Winner of the 2015 Pulitzer Prize for Drama, Stephen Adly Guirgis got his break in 2000 with “Jesus Hopped the ‘A’ Train,” a play that in 2016 feels distressingly timeless. Part investigation of our broken criminal justice system, part examination of the corruptive influence of Judeo-Christian morality, “Jesus Hopped the ‘A’ Train” is a promising start to Eclipse Theatre’s 2016 season.
Known for their dedication to playwrights, Eclipse doesn’t skimp when it comes to the artistic resources they throw behind a production. From Kevin Scott’s expressionistic set to Kathy Logelin’s careful dialect coaching (under her guidance “Florida” becomes “Flah-re-da”), “Jesus Hopped the ‘A’ Train” has a no-expense-spared attitude toward production values that increases the overall dramatic experience.
Guirgis’ play is built on alternating razor-sharp monologues and incendiary dialog. His control of language, specifically the poetry of the streets and the coldblooded vernacular of the courts, is masterful. His religious rhetoric is equally potent and his play pushes the laws of man and the will of God into direct conflict. In “Jesus Hopped the ‘A’ Train” there is no middle ground; there are only opposing sides.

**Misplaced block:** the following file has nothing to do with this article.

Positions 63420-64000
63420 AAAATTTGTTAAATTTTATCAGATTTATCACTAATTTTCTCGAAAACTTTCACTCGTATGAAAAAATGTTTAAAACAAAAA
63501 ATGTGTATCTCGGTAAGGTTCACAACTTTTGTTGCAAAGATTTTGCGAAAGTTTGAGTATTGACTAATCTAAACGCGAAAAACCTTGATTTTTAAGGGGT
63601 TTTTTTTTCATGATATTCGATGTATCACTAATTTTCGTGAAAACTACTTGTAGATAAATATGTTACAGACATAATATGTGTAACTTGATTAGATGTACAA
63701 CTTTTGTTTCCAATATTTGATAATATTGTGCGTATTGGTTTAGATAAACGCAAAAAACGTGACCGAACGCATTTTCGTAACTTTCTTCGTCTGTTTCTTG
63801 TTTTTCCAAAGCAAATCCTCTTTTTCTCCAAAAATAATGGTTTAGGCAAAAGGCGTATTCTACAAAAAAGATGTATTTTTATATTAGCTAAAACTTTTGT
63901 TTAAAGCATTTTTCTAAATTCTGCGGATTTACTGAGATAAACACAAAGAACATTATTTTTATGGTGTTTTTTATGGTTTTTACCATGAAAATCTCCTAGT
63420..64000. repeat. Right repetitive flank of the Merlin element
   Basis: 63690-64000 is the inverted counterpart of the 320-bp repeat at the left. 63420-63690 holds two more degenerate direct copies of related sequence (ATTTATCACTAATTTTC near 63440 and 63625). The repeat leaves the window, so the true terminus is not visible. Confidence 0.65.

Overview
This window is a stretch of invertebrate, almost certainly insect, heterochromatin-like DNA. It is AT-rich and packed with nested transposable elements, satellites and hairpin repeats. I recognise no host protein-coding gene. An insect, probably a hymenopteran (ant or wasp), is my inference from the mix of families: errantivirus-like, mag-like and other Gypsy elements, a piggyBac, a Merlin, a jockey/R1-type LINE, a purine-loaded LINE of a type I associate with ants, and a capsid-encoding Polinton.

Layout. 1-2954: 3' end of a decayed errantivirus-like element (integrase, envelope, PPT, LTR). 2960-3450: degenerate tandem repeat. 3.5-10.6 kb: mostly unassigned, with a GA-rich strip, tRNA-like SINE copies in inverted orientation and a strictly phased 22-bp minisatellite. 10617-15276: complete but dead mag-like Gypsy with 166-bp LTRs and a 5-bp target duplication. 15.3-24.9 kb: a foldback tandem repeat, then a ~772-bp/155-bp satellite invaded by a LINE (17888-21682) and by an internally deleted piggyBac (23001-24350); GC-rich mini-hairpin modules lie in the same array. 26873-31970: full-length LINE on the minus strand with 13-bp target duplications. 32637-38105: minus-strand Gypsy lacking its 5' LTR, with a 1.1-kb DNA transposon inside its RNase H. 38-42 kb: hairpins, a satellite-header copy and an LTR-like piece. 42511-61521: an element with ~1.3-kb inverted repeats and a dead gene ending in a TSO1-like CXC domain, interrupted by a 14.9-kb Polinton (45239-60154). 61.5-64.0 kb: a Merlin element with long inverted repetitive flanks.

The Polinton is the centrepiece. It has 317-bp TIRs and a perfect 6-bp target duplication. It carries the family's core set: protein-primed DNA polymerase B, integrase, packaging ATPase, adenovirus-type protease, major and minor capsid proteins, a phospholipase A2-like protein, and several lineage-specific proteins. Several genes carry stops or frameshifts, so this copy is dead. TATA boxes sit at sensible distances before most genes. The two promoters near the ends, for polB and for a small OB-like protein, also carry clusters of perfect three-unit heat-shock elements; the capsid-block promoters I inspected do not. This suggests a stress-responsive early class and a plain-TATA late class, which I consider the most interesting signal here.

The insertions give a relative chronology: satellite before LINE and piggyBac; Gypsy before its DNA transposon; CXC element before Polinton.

This five-person play asks a good deal of its actors, especially its pair of inmates, and for the most part they deliver. D’Wayne Taylor gives a highly physical performance as the serial murderer Lucius; he does more on stage in two hours than most of us get through in a week at the gym. As the ambitious attorney getting her mojo back, Elizabeth Birnkrant is confident and cool on the outside while she boils underneath.
As Angel, Johnathan Nieves is convincing at high volumes but loses a bit of focus in more reflective moments. The monologue from which the play takes its name was a low point in an otherwise thrillingly paced drama. “Jesus Hopped the ‘A’ Train” bristles with anger, fear and inescapable sadness. It explores the space between what can be done and what should be done. It is as vital now as it was at the turn of the millennium. (Kevin Greene)
Eclipse Theatre Company at the Athenaeum Theatre, 2936 North Southport, (773)935-6875, eclipsetheatre.com, $15-$30. Through May 22.